|Urhobo Historical Society
THE tragic loss of yet another prominent citizen, Alhaji Mohammed Abubakar Rimi, an acclaimed irrepressible champion of the downtrodden should be a serious challenge to the government and the relevant security and health agencies in the country. Undoubtedly, the circumstances of the death of the charismatic politician point to a pervasive culture of insecurity in the land and an inexplicable neglect of public hospitals and other infrastructure.
The Second Republic governor of the old Kano State and a veteran of many political battles, had a tragic encounter with armed robbers a few kilometers outside Kano, his home state. He was returning from Bauchi, in the company of his younger brother who incidentally had machete wounds inflicted on him by the assailants. The encounter was too traumatic for Rimi.
His blood pressure rose, and he took ill, and he had to be rushed to the hospital. But his condition was not managed early enough due to reported delayed service at the Aminu Kano University Teaching Hospital, following a referral from a private clinic. Although the management of the teaching hospital has denied any wrong-doing, the late Rimi's driver and relatives insist that upon arrival at the hospital, there was no effective emergency response, not even a wheel-chair or a stretcher to assist the patient in distress.
Rimi's death should be a lesson to the elite in positions of authority who could at any time fall victim of a warped, non-functional system they set out to create and perpetuate. Nigerian roads are not safe; the hospitals are ill-equipped, life in the country has become short and brutish.
This has been the lot of ordinary citizens who suffer and die unsung in their millions - victims of the shortsightedness and/or uncaring attitude of the privileged elite who troop to foreign hospitals for medical attention at public expense. Rimi's death should prick the conscience of the country's leaders at every level that it is time they changed the system to truly benefit the people and ensure the security of lives and property.
Born in Rimi village in 1940, Abubakar Rimi exhibited great influence on the politics of Kano and Nigeria. He was ideologically committed. Although regarded as a conservative radical, no one could doubt his passion for Nigeria. He went into politics early when in 1964, he teamed up with his political mentor and godfather, Alhaji Aminu Kano in the Northern Elements Progressive Union, (NEPU) and ran for political office. NEPU later metamorphosed into the Peoples Redemption Party (PRP) in the build-up to the Second Republic. In 1979, Rimi contested for the position of Governor on the platform of the PRP and won.
That was a turning point in his political career. It provided him an opportunity to initiate a number of people-friendly programmes including mass literacy, abolition of unjust taxes like the controversial cattle tax, his declaration in 1980 of a workers' day - even before the Federal Government did - to celebrate the toiling working masses in line with international practices and women empowerment initiatives including encouraging women to emerge from the purdah. Incidentally, his administration's abolition of the cattle tax set him on a collision course with established traditional authorities like the Kano Emirate.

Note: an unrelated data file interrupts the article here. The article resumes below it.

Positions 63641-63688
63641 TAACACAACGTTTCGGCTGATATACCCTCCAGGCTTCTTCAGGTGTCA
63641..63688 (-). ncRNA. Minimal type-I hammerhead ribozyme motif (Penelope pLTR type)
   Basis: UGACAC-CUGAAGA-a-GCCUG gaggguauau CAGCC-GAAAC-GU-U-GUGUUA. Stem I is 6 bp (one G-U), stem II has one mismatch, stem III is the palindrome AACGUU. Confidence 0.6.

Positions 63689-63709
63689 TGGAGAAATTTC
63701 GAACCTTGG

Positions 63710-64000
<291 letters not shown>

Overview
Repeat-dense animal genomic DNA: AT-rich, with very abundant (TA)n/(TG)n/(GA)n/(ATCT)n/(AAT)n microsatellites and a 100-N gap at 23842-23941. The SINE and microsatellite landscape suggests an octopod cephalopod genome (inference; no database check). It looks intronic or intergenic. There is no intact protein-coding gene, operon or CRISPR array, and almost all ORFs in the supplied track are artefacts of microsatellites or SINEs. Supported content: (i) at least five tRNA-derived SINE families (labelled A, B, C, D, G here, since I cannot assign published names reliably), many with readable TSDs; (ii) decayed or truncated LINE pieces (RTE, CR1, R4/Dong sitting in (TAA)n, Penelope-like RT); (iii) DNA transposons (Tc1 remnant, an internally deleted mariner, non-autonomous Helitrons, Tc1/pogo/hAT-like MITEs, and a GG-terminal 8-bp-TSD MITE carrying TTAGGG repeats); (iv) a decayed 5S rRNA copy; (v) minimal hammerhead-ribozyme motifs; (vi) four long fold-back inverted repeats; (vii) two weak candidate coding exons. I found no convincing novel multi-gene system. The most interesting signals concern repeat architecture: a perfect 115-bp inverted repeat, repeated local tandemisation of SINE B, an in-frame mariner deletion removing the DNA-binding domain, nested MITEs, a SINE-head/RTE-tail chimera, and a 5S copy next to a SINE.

When the Emir was suspended, this led to the July 1981 riots in Kano which led to the killing of Rimi's equally radical political adviser, Dr Bala Mohammed. His life had its ups and downs, his politics, high and low moments. In 2006, his wife of about 40 years was murdered in their home. He also lost a son and a daughter in succession. He also suffered detentions at various periods - early in his political career and during the struggle to prevent Gen. Sani Abacha from succeeding himself as president.
He has been described in various tributes, most deservedly, as courageous, forthright; a true crusader for the enthronement of democracy and a fearless democrat. To some, however, Rimi's politics was contradictory and inconsistent. In 1983, he had abandoned the People's Redemption Party (PRP) to join the Nigerian People's Party (NPP) for the 1983 election after disagreeing with his mentor, Alhaji Aminu Kano. In the Third Republic, he was a member of the Social Democratic Party (SDP) and one of the early supporters of the June 12 movement. He later abandoned the progressive camp and joined the Abacha government. By 1998, he became one of the founding members of the Peoples Democratic Party (PDP) but he soon left the party to join the Action Congress (AC), only to return again to the PDP.
Rimi studied at the Institute of Administration, Zaria, the Universities of London and Sussex and the Institute of World Affairs in London. Before he went into politics, he served as an instructor at the Clerical Training Centre in Sokoto and later as Administrative secretary at the Nigerian Institute of International Affairs. His public life engagements included membership of the Constituent Assembly (1977-78,) Governor of old Kano State (1979-1983), a brief stint as Minister of Communications under the Abacha administration, Chairman and member of several Boards including the Nigeria Agricultural and Co-operative Bank (NACB) and the Nigeria Security Printing and Mint Company (NSPMC).
In life, Rimi was an enigma; in death he remains dear to fellow politicians and the teeming masses who turned out in large numbers to pay their last respects at his burial. The Federal Government should go beyond the usual directive to police authorities to investigate the deaths of prominent people. It should intensify efforts to secure lives and property by empowering the security agencies, and by improving public utilities and infrastructure to truly serve the people. The leaders owe the governed no less. Alhaji Abubakar Rimi will be greatly missed for his contributions to the search for a better society.